The Family Justice Center is housed in the San Diego Housing Commission building downtown. / Photo by Adriana Heldiz

The San Diego Family Justice Center is envisioned as a one-stop-shop providing support to victims of domestic violence, sexual assault and sex trafficking. But that shop has been largely shuttered for physical consultations since the pandemic set in, complicating its attempt to provide a range of services and assistance to victims.

There is also growing concern among some advocates and at least one insider that the center’s problems began long before the pandemic. A police detective who worked on domestic violence cases from the center recently sent a scathing email to officials alleging a range of problems and failures. And the former elected city attorney who founded the center says it is no longer living up to its mission.

A Voice of San Diego survey of similar justice centers in California also found San Diego City Attorney Mara Elliott’s decision to keep the site largely closed during the pandemic is relatively rare.


Before mid-March, the center, run by the San Diego City Attorney’s Office with a $1.1 million annual budget and nine employees, was a place victims could come to file a police report, get help with a restraining order or access counseling, housing and other help escaping abusive relationships.

But since the lockdowns began, walk-ins – which formerly averaged 550 per month including victims and those accompanying them – are no longer allowed. Like much of the city’s workforce, justice center staff and most partners are working remotely. Face-to-face conversations have been replaced by phone, email or video meetings. Forensic exams by Palomar Health have continued onsite as needed. SDPD is taking police reports onsite by appointment only.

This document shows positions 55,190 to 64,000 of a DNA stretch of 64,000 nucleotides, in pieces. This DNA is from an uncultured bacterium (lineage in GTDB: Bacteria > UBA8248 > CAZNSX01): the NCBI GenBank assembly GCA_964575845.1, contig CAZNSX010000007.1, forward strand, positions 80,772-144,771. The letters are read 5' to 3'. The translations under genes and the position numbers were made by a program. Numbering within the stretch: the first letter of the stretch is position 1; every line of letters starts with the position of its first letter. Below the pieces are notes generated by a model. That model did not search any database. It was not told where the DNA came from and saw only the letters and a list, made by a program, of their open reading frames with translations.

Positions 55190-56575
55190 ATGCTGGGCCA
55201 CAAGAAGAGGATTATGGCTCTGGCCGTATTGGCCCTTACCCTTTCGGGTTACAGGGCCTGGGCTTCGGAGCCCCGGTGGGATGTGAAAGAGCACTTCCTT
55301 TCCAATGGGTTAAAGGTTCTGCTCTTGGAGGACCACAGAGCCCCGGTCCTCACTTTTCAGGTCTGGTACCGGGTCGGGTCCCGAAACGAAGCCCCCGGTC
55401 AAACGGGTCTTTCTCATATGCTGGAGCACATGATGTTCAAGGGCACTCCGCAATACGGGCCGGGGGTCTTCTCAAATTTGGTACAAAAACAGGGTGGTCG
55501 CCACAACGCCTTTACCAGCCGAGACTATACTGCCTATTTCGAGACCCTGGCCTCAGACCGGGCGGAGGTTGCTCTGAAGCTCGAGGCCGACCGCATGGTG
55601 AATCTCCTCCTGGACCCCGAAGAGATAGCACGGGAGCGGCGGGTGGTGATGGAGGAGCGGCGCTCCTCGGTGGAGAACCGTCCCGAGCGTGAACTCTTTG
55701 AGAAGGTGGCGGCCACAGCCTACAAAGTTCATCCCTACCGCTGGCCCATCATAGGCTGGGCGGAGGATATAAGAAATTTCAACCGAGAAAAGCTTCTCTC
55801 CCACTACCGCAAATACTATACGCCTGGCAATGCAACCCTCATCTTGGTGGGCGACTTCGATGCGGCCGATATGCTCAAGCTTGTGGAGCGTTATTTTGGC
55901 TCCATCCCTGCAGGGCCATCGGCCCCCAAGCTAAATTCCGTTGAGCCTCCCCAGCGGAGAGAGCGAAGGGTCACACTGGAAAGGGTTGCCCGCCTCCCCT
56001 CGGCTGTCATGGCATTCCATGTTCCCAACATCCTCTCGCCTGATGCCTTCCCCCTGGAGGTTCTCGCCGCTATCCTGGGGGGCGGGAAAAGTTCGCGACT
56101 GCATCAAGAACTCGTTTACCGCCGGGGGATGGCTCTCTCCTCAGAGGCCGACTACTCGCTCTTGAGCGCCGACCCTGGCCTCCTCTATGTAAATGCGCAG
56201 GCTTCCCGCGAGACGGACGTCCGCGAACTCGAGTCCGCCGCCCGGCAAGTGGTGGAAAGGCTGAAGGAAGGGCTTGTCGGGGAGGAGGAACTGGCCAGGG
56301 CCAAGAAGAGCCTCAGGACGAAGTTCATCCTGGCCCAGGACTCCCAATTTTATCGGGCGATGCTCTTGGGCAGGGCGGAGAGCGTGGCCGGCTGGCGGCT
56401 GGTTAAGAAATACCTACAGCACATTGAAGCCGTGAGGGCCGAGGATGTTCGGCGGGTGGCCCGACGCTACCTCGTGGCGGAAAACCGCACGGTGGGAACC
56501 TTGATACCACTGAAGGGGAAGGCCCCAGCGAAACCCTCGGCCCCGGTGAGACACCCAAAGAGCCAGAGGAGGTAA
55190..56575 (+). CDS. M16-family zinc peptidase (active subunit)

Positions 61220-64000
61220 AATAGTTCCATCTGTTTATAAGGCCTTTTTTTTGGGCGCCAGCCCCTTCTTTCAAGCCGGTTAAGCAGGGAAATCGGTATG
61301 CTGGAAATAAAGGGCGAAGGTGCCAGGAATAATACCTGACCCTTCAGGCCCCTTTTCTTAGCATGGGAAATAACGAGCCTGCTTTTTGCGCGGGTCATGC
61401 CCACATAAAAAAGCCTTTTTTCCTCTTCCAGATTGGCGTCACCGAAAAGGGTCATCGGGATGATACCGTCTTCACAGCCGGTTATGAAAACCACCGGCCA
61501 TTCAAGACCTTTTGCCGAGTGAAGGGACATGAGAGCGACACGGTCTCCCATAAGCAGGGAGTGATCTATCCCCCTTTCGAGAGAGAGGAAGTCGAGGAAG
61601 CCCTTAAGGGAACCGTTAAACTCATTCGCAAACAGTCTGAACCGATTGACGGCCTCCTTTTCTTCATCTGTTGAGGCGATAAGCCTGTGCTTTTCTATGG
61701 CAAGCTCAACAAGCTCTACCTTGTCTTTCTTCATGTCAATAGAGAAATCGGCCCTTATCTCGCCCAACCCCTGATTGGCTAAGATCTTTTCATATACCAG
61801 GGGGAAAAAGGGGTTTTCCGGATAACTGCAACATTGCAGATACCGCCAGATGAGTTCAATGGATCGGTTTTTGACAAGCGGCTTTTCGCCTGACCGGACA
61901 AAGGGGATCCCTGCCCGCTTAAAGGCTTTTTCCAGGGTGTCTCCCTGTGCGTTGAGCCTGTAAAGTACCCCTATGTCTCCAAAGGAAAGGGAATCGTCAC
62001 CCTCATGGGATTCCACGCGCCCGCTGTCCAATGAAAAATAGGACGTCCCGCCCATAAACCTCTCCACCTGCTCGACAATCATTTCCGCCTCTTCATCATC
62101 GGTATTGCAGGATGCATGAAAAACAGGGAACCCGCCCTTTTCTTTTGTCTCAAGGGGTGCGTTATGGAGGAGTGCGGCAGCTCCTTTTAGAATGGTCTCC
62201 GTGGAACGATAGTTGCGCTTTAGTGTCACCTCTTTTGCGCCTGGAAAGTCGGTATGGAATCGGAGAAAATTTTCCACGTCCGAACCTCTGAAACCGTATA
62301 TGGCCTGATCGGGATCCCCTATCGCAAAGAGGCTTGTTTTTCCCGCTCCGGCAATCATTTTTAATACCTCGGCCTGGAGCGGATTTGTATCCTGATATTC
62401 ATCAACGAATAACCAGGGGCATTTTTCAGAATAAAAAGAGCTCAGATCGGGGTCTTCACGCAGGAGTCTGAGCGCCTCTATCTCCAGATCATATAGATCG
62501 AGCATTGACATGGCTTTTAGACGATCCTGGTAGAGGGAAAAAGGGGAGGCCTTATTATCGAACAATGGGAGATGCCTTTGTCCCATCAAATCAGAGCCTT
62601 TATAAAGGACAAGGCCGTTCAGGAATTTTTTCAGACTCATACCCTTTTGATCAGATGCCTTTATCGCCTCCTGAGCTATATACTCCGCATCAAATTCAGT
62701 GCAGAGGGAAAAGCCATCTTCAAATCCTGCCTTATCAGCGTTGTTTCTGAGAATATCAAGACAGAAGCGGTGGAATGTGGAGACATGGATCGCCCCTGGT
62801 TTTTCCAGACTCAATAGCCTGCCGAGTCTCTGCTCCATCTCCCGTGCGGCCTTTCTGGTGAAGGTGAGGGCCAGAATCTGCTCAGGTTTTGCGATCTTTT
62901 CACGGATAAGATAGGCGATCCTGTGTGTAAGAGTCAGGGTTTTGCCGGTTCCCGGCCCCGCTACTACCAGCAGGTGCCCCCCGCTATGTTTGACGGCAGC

Both the center’s director and Elliott say the pivot to remote work has been smooth and remains the safest choice for everyone. There is no goal date to reopen onsite.

But whether the justice center is well-suited to a prolonged physical closure during an extra stressful year for those vulnerable is up for debate, and it is not the same decision several other justice centers have made elsewhere in the state.

Centers in Alameda, Contra Costa, Sacramento, Orange and Ventura counties remained open onsite or resumed onsite operations months ago with COVID-19 precautions, a Voice of San Diego survey found. Centers in Sonoma and Stanislaus counties no longer take walk-ins, but have some staff onsite and offer appointments for some onsite services.

“My sense, my conviction is that it was imperative for us to remain open,” said Mike Jump, executive director of the Ventura County Family Justice Center and a chief deputy district attorney in that county. He considered the effects of COVID-19 impacts like job loss and isolation. “When you layer that on top of the domestic violence relationship, it was critical that we were there as a relief valve for them,” he said. “They knew they had options. They weren’t just trapped.”

Over the months, Jump saw demand surge. The same staff that used to average three restraining orders per day in February now averages five to seven per day.

The Sacramento Regional Family Justice Center has also seen increased need. Through October 2020, the center had already seen 3,400 clients for the year, 1,300 more than all of 2019, center data shows.

Several centers also report seeing more severe violence among victims – a phenomenon also seen in San Diego earlier in the pandemic.

“They need us now more than ever,” said Yvette Lopez-Cooper, executive director of the San Diego Family Justice Center. “The needs are urgent. Somebody needs to remain safe that day and COVID-19 has just been a unique challenge.”